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McFarling: For 1 night, Hokies rediscover joy of the game

McFarling: For 1 night, Hokies rediscover joy of the game

Duke Virginia Tech football (copy)

Virginia Tech football players celebrate after beating Duke on Saturday in Blacksburg.

BLACKSBURG — Virginia Tech defensive end Tyjuan Garbutt answered the final softball question in this cursed chamber — this meeting space that has served as part interrogation room, part Catholic confessional all season — and stepped away from the podium.

“I just can’t stop smiling, to be honest with you,” he said.

Good. Let him. Let them all.

The Hokies didn’t win a division Saturday at Lane Stadium. They didn’t clinch a bowl berth or crush a hated rival. But in outclassing Duke 48-17, they rediscovered something just as important as all those things: the simple joy of playing football.

They could dance along with the marching band’s tunes and hug each other and celebrate every little moment, secure in the notion that the phones in their lockers weren’t filling up with notifications they wouldn’t want to see.

“A hundred percent,” Garbutt said. “A season comes with tough times. It’s a long season. Adversity hits a lot of guys that are supposed to be out there, and this does feel good. When you get a win like this where the offense is rolling, the defense is rolling, special teams is rolling, it feels like with all that work and all that adversity you face as a team, we’re finally starting to click as a team. It does feel good.”

This was the desired reward coach Justin Fuente kept talking about in the interview room after gut-wrenching losses to Notre Dame and Syracuse. This exuberance. This release.

Those were the spoils he wanted to see his guys collect after watching them regroup week after week following losses that could have been wins.

“I just think it’s a healing process,” Fuente said of their weekly recoveries. “They don’t come in here be-bopping on Sunday fully healed, either good or bad, quite honestly, from the game before. But you just see the leaders try to take charge and get it recalibrated. Guys go about getting to feel better and getting focused on the opponent.

“To put forth the type of effort that they’ve been able to do — they being our entire team — through all that’s gone on, I think is remarkable. I think it’s something we could all learn lessons from, quite honestly.”

Duke helps all this, of course. The Blue Devils have now lost six in a row, all but one of them pretty much like this one. But when that Vegas line came out with Tech as an 11-point favorite, there couldn’t have been many fans feeling confident that the Hokies would cover it.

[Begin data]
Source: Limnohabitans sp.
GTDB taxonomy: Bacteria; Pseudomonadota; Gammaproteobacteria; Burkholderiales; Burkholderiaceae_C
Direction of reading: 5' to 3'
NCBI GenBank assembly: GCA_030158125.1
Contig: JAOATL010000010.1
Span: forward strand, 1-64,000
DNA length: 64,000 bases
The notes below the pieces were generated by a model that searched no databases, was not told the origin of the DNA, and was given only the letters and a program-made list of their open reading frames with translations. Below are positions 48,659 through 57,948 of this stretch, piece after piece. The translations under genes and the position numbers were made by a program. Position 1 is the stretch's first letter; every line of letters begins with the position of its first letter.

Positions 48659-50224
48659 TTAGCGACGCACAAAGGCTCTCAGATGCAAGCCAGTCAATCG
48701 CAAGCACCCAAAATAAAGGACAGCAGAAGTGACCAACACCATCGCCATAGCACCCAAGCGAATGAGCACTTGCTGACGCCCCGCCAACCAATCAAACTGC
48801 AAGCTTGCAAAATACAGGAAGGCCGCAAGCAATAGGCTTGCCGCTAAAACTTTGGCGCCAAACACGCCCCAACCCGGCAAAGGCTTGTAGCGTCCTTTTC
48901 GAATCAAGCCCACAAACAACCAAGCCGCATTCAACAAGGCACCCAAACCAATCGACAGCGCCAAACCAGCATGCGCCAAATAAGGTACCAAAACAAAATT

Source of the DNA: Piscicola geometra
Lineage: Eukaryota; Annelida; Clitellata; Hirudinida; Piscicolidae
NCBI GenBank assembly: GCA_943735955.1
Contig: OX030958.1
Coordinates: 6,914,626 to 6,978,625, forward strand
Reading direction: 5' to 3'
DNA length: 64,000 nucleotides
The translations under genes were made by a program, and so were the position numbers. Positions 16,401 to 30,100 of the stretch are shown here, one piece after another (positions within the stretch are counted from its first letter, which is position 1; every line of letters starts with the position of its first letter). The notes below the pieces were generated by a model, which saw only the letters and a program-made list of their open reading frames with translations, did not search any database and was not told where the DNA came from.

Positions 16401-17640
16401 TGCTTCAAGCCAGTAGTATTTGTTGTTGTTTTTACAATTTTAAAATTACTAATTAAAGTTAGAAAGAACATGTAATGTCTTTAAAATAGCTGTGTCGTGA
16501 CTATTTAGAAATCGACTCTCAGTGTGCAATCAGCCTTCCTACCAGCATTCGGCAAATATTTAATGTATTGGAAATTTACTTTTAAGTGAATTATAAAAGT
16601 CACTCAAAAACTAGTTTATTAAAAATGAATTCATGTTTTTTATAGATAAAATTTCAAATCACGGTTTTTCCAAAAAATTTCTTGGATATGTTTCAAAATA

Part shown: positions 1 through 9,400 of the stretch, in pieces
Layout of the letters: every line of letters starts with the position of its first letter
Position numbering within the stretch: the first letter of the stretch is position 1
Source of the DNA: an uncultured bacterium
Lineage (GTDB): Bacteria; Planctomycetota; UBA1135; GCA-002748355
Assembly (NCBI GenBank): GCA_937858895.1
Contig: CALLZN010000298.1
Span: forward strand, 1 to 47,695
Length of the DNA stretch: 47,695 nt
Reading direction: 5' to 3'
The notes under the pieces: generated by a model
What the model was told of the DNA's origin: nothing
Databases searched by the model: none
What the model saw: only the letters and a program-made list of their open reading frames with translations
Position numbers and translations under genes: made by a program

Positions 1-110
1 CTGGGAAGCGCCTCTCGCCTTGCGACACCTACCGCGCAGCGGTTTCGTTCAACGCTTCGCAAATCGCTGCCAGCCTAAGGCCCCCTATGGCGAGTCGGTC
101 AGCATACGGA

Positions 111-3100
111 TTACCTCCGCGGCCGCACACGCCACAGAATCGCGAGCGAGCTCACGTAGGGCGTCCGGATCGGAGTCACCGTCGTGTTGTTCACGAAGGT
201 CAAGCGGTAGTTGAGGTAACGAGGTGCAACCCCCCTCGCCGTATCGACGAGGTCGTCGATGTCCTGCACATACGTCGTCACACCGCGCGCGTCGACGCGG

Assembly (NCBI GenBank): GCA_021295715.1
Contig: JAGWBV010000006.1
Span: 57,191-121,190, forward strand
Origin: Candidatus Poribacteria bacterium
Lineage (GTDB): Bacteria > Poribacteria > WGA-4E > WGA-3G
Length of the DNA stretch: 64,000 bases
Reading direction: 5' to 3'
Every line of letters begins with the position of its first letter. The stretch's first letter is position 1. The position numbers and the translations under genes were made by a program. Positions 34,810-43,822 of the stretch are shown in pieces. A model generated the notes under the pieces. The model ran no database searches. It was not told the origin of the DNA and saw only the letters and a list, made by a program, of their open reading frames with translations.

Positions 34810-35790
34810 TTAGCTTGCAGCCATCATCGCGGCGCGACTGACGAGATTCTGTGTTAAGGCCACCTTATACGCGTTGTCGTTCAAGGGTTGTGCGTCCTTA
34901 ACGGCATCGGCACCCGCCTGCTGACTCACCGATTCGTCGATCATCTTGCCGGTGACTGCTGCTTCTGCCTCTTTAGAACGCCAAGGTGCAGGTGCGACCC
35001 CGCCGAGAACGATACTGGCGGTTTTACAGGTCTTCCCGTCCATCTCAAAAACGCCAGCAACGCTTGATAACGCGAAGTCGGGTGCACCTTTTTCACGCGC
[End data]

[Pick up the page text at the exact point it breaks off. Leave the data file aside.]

Tech did so and then some thanks to its best offensive performance of the season. It included 573 total yards, a career-high three touchdown passes from Braxton Burmeister and big rushing performances from Raheem Blackshear (117 yards) and Keshawn King (90).

Tech’s special teams took their turns, as John Parker Romo booted a pair of field goals with a combined 94 yards of distance and Tayvion Robinson set up a touchdown with a long punt return.

And if this was indeed Fuente’s final game on this field — the most likely scenario — then he got to enjoy it, too.

“It’s harder on them,” Fuente said of the ups and downs of this season. “It’s not very hard for me. I wake up early in the morning, I get in my car, I drive to work, I stay at work all day, I go home to my house. It’s easy for me. For these kids, it’s difficult, with all the interactions and opportunities to converse with people either digitally or in person.

“There are just a lot more connection points for them throughout an entire week. There’s a lot more things going on. I think it’s remarkable that they’re able to compartmentalize that and still put forth great effort.”

With it being senior night, Tech free safety Tae Daley brought family members with him into the postgame interview room Saturday. They took a seat and watched a short interview. There weren’t a lot of problems — missed tackles, blown coverages, crushing touchdowns allowed in the final minute — that needed to be discussed like there have been in the past.

Daley was asked what his favorite part of this night was. He paused for several seconds, thinking it over.

“I would probably say,” he said finally, “seeing everybody’s smiling faces after the game.”

Good answer. The only answer. And one all too foreign to this room.

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